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TEFL Why complete a TEFL course?
Why complete a TEFL course? There are a number of reasons why a native English-speaker might undertake a TEFL course. Firstly, it can provide the skills to allow a person to live and work in another country, where it might otherwise be difficult to find employment. By living abroad, one has the opportunity to experience a foreign culture on a level that would not otherwise be possible if simply visiting on holiday. It also allows the individual to make a positive impact on people&#146;s lives, which is much harder to achieve directly when residing in a Western country. Last, but not least, it is both a challenging and fun environment in which to work and provides a great opportunity for personal development. My first experience of teaching was on a PGCE course in the UK and it was not a positive one. It was a world away from the TEFL course that I have just completed. The British educational system is stifled by an overwhelming amount of bureaucracy and school politics, which detaches greatly from the single most important aspect of any teaching course &#150; allowing the trainee to quickly develop their teaching skills. During the three months I spent on the PGCE, I learnt about educational psychology, classroom management and professional conduct, but I actually spent less time in the classroom than I did during my one-month TEFL course. At first I was allowed to teach small parts of various lessons, which made me feel somewhat superfluous, rather than actually building my confidence. I believe I can now say with some conviction that there is no other way to gain the skills required in the classroom, except with a significant amount of teaching practice. This is where I feel that most TEFL courses succeed because they are teaching-driven, rather than being academically driven. (1) substantiates this theory. Research has proven that even amongst TEFL courses, there is a significant variation in both quality and credibility, which essentially comes down to one component &#150; how much teaching practice is involved. A number of organizations run on- line TEFL courses, which involve a limited amount of teacher-student contact time and no classroom experience. They tend to focus on the academic aspects of teaching rather than the reality of it. The danger is that the students who take these inferior courses are selling themselves short. Once they arrive in the classroom, they have little idea of how to teach or what to expect, other than some very basic techniques. In addition, without a TEFL qualification which is fully recognized by the Quality Curriculum Authority (QCA), under-qualified teachers find themselves fighting for jobs at the lower end of the quality/pay spectrum. The conclusion is a simple one. If an individual is thinking seriously about teaching, then they should take a serious teaching course. One which will provide the essential skills for them to embark on a successful teaching career in the future. Matt Smith. References: (1) http://education.guardian.co.uk/tefl/courses/story/0,,1882234,00l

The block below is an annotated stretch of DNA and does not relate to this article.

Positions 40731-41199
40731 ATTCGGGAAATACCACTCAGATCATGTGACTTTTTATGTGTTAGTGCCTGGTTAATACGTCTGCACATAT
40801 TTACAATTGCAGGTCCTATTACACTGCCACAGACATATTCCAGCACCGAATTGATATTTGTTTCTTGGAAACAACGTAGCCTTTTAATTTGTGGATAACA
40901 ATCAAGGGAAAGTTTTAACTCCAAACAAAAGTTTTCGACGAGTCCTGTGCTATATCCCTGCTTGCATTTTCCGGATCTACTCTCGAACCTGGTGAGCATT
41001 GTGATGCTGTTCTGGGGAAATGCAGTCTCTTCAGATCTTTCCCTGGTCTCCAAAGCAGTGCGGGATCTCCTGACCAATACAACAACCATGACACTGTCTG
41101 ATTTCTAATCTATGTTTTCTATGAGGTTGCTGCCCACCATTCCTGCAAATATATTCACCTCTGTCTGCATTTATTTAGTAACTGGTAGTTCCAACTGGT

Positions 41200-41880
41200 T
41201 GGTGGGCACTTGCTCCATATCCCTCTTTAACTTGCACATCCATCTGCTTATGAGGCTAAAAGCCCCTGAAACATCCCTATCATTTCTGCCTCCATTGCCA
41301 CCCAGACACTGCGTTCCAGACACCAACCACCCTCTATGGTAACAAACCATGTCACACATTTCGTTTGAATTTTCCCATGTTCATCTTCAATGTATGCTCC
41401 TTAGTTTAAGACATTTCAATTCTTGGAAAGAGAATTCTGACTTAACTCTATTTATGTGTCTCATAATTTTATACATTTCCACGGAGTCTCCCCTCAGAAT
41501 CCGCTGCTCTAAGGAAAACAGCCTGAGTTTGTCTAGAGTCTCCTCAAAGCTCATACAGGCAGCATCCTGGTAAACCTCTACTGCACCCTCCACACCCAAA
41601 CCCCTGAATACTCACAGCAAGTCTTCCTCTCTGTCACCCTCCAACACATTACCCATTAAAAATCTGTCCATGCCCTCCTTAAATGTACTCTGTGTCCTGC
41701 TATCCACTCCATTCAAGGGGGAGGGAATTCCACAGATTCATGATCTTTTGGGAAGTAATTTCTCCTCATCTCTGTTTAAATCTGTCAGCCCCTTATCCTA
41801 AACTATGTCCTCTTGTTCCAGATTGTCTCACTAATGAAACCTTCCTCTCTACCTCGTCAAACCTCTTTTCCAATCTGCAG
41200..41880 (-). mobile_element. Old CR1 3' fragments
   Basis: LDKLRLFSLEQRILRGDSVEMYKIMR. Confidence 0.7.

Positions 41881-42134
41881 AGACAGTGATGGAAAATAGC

Author: Matt Smith
Date of post: 2007-02-06